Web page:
Phil Knight grinned from ear-to-ear as he exchanged handshakes with well-wishers on the rain-soaked turf of Levi’s Stadium last December.
I watched as Knight, in the aftermath immediately ensuing the Oregon Ducks’ Pac-12 Championship Game deconstruction of Arizona, the Nike co-founder was congratulated as heartily as if he was a member of the team. Really, Phil Knight truly is a member of the Oregon athletic program as a whole, and the football team specifically.
Knight announced Tuesday, at age 76, he will step down as head of his company in 2016. He’ll remain active in Nike operations from a new standpoint, and you can bet he’ll still be a fixture on the sidelines of Duck football games.
Successful teams have a way of attracting wealthy and/or famous hangers-on, but Phil Knight is anything but that. He’s played a part in the success, using his company’s place as the preeminent athletic shoe and apparel manufacturer to elevate his alma mater into college football’s elite.
Oregon was successful before building its reputation as “Nike U.,” reaching the Rose Bowl under Rich Brooks in the 1994 season. Brooks began a line of succession that extends to the current regime, headed by Mark Helfrich. In the interim, Mike Bellotti and Chip Kelly were both successful, as well.
Helfrich credited Oregon football’s infrastructure for the program’s continued success prior to last December’s conference title game, and consistency in the coaching ranks contributes to that. But Knight’s obviously played his part, too, and Helfrich recognized it.
Oregon and Phil Knight truly became synonymous in the public eye during the Ducks’ Pac-10 championship season of 2001, when a billboard of Heisman hopeful Joey Harrington, decked out in a black-green-yellow Nike uniform unlike anything seen in college football, overlooked Times Square.
Those threads started a trend that remains part of the Oregon tradition, as the Ducks routinely sport new looks to stay fresh and intriguing to recruits. That trend has spilled over to all of college football, where the alternative uniform is no longer an alternative, but a requisite.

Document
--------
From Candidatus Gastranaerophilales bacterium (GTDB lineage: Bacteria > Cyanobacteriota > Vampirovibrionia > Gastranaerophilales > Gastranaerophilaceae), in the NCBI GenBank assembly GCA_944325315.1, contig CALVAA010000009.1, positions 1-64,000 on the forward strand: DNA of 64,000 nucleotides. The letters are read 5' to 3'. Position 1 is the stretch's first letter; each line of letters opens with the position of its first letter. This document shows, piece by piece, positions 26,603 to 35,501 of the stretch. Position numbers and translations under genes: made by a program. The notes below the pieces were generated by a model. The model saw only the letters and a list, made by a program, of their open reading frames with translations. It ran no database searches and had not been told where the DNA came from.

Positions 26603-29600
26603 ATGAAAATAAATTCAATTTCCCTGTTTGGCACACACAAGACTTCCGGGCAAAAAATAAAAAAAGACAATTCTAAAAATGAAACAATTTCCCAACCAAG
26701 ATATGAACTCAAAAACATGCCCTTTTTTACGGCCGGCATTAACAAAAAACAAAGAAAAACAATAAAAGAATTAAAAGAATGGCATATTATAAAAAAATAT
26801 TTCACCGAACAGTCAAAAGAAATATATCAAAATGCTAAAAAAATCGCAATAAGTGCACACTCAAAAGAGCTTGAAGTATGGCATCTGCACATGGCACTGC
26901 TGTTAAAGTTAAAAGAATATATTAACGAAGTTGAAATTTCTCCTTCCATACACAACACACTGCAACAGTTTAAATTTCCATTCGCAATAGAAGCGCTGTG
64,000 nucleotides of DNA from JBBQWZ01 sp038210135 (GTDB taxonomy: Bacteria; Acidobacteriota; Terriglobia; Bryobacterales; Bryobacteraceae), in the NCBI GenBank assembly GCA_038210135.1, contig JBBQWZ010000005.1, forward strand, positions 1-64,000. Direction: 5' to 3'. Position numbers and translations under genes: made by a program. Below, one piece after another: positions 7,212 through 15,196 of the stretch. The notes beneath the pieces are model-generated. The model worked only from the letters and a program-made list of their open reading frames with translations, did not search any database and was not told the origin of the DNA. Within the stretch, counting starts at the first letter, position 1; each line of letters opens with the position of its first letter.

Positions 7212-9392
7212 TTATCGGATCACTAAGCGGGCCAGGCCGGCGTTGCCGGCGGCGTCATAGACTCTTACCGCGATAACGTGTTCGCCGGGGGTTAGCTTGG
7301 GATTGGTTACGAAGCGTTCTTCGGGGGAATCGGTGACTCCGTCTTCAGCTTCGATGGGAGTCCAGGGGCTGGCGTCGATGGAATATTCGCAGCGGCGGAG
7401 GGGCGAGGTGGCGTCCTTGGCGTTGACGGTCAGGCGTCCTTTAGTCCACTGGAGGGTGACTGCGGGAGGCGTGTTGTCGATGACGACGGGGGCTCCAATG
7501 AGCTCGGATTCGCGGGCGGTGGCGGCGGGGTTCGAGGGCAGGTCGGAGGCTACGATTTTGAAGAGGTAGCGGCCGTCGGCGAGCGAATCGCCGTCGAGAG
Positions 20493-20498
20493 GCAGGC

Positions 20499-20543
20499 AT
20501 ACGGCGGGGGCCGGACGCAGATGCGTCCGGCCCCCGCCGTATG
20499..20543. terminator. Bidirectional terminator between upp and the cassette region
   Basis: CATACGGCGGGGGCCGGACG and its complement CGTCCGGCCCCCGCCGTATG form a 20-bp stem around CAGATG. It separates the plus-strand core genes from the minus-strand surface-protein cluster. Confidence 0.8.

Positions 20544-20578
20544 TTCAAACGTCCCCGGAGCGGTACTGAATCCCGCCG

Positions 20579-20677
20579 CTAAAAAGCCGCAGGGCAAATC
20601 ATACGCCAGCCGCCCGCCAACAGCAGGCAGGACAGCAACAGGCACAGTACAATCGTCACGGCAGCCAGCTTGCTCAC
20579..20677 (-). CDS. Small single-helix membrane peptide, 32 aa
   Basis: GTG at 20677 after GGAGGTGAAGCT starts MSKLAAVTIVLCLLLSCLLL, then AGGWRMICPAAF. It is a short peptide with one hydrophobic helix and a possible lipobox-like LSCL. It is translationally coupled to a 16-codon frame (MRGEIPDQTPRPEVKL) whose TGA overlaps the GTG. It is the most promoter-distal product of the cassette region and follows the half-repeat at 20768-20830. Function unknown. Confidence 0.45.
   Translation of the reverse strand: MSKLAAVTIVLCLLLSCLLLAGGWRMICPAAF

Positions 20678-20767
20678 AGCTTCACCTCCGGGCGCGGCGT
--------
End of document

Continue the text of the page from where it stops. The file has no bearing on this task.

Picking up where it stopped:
But the cool gear — “bells and whistles,” Helfrich called it — is just the superficial embodiment of Knight’s place within Oregon.
Phil Knight’s signature is all over the university, both on the athletic and academic sides. The basketball arena honors the memory of Phil’s late son, Matt. A $60 million academic center was one of his many gifts to the university.
Just last week, via the Oregon Health and Science University, he committed half-a-billion dollars to cancer research. That fulfilled his obligation after he challenged donors last year to raise an initial $500 million.
That’s $1 billion in funds. Incredible.
As Knight became more ubiquitous within the Oregon athletic community, Nike underwent its own facelift. Knight’s company had become as synonymous with unjust labor practices overseas, as Knight is now synonymous with the Ducks. The man known affectionately in some circles as “Uncle Phil” faced backlash from his alma mater.
If Oregon’s response to Nike’s labor practices at the turn of the century had a hand in the company enacting comprehensive changes, then perhaps this is a much more symbiotic relationship than it’s given credit for.
Ultimately, though, the relationship between Oregon and Phil Knight will also be encapsulated by the rise of Duck football. When folks congratulated him on the soggy turf of the Pac-12 Championship, it was an expression of the whole of Uncle Phil’s place in the University of Oregon.